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Early Christianity in North Africa Part 2

Alexandria as an Early Center of Christianity, Early Martyrs, Church Fathers


See Also:
Early Christianity in North Africa Part 1
Historical Background, Factors Which Influenced the Spread Of Christianity, and Christianity Reaches North Africa

Alexandria as an Early Center of Christianity
In the early years of the church, especially after the Siege of Jerusalem (70 CE), the Egyptian city of Alexandria became a significant (if not the most significant) center for the development of Christianity. A bishopric was established by the disciple and gospel writer Mark when he established the Church of Alexandria around 49 CE, and Mark is honored today as the person who brought Christianity to Africa.

Alexandria was also home to the Septuagint, a Greek translation of the Old Testament which traditional has it was created on the orders of Ptolemy II for the use of the large population of Alexandrian Jews. Origen, head of the School of Alexandria in the early third century, is also noted for compiling a comparison of six translations of the old testament -- the Hexapla.

The Catechetical School of Alexandria was founded in the late second century by Clement of Alexandria as a center for study of the allegorical interpretation of the Bible. It had a mostly friendly rivalry with the School of Antioch which was based around a literal interpretation of the Bible.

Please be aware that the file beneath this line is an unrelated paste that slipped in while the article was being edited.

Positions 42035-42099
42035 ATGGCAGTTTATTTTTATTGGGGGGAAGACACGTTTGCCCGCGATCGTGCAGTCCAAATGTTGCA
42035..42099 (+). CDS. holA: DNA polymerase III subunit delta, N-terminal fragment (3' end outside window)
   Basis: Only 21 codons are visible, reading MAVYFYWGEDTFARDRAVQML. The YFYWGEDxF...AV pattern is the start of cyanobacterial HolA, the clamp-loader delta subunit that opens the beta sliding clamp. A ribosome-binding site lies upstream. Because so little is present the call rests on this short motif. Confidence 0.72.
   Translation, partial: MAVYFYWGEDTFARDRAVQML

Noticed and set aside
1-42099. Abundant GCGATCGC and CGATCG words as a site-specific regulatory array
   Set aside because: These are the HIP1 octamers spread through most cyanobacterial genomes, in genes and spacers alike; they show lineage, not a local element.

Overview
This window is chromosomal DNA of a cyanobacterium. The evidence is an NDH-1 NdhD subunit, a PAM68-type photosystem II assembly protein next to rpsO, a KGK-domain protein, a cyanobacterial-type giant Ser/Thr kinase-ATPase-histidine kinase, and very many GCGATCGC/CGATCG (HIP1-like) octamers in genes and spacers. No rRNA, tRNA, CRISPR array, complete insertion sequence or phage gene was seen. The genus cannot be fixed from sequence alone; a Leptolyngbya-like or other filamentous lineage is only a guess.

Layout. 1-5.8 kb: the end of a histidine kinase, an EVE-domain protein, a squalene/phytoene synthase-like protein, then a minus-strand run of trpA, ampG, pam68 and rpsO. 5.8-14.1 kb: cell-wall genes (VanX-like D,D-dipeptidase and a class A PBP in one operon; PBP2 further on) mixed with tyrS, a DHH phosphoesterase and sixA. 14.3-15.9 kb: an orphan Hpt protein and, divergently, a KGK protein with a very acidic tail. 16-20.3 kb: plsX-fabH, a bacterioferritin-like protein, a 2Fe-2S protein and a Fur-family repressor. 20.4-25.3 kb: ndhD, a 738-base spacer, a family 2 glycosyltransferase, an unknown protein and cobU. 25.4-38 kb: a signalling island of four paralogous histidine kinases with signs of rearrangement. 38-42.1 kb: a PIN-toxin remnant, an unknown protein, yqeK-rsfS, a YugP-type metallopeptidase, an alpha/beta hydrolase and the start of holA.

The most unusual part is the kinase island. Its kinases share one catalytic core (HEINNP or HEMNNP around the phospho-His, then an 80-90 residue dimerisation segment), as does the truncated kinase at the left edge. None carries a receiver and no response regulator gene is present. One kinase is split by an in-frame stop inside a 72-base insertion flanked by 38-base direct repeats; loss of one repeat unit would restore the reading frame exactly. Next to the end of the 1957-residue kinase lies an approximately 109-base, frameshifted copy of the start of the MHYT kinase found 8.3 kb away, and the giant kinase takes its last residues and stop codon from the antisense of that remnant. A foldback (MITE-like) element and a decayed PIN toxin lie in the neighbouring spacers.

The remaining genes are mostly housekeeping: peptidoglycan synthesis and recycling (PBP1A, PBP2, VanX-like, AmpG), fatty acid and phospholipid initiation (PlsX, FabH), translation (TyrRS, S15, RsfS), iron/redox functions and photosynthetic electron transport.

Early Martyrs
It is recorded that in 180 CE Twelve Christians of African origin were martyred in Sicilli (Sicily) for refusing to perform a sacrifice to the Roman Emperor Commodus (aka Marcus Aurelius Commodus Antoninus Augustus). The most significant record of Christian martyrdom, however, is that of March 203, during the reign of the Roman Emperor Septimus Severus (145--211 CE, ruled 193--211), when Perpetua, a 22 year old noble, and Felicity, her slave, were martyred in Carthage (now a suburb of Tunis, Tunisia). Historical records, which come partially from a narrative believed to have been written by Perpetua herself, describe in detail the ordeal leading up to their death in the arena -- wounded by beasts and put to the sword. Saints Felicity and Perpetua are celebrated by a feast day on 7 March.